Value comes in many forms. Often, it's in a stock price that's low relative to future earnings or cash flows. But sometimes it's hidden deep within the balance sheet.

This is the case with Hawaii-based Alexander & Baldwin (NASDAQ:ALEX). The company's history stretches back more than 100 years to its origins as a small sugar cane plantation. It has since evolved into one of Hawaii's largest and most successful conglomerates, operating businesses in ocean transportation, food production, and real estate.

Alexander & Baldwin carries approximately $120 million in property on the balance sheet, a large portion of which is undeveloped land on the islands of Maui and Kauai -- an inheritance from the company's plantation days. And what, you may ask, is the average carrying cost per acre for this undeveloped land? Would you guess $5,000? $10,000?

The answer is $150. Don't blink, you read it correctly. The company owns around 90,000 acres in Hawaii, with an average cost per acre less than the price of an expensive dinner for two.

Incredibly, Alexander & Baldwin's real estate division has barely begun to unlock the value of its historic landholdings, yet the segment is already highly profitable. In 2003, Alexander & Baldwin Properties generated $61 million in operating profit -- 17% higher than 2002 -- on $144 million in revenue.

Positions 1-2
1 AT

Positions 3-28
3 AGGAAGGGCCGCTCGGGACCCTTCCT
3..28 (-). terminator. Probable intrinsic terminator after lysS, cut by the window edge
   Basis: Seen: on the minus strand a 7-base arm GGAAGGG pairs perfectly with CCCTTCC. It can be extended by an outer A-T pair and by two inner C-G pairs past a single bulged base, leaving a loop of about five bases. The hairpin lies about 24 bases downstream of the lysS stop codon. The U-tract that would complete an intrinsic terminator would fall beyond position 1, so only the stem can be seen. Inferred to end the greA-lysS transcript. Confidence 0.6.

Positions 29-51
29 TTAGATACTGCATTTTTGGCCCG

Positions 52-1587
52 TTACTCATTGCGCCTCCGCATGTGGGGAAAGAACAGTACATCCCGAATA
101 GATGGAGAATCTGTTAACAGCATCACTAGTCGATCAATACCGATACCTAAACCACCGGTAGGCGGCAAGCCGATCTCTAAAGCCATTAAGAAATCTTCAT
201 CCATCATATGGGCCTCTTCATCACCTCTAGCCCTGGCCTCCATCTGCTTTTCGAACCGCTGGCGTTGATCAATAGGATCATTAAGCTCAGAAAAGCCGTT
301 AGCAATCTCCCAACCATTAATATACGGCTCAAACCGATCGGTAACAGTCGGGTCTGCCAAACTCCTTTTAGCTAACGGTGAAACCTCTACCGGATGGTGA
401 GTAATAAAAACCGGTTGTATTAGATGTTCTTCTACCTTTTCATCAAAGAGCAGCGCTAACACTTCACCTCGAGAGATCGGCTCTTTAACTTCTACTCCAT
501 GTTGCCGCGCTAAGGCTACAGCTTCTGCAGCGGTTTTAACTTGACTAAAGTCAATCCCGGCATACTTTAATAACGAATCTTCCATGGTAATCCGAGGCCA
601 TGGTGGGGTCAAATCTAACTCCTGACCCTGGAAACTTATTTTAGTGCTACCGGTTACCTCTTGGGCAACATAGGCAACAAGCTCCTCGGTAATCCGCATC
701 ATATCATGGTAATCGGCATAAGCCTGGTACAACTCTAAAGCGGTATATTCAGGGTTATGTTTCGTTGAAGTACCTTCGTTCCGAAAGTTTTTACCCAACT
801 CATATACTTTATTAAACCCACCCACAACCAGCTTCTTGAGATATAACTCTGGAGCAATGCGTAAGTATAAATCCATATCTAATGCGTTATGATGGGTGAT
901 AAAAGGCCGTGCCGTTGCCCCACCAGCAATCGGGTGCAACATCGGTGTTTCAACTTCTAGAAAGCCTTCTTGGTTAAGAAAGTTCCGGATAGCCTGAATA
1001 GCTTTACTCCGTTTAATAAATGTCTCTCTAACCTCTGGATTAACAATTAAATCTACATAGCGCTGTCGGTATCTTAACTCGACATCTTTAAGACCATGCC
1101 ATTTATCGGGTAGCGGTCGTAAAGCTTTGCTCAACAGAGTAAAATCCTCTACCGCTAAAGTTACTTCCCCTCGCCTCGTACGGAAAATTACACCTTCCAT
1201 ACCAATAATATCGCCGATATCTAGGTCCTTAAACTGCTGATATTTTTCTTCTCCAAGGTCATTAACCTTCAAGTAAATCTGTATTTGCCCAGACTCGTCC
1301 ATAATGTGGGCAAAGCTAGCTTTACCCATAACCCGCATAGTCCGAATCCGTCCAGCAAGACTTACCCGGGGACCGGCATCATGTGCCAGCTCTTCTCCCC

While revenues from the segment represent only 12% of overall sales, its operating profit is more than 42% of the total. Much of its earnings were attributable to the purchase and resale/lease of commercial and residential properties, with only a small portion coming from the undeveloped property.

Of course, all silver linings have a cloud (or something like that). Roughly 30,000 acres of the company's Hawaii landholdings are designated as either watershed or conservation areas, so the effective commercial value of this land is near nothing. However, that still leaves more than 60,000 acres of mostly agricultural land worth substantially more than the stated cost.

Alexander & Baldwin is taking a deliberately steady approach to developing its landholdings, and it will be some time before the company's property value is realized. Patience is a virtue, as the adage goes, and in this case it could be lucrative as well.

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Chris Mallon is a Motley Fool contributor and owns shares of Alexander & Baldwin through his private investment partnership.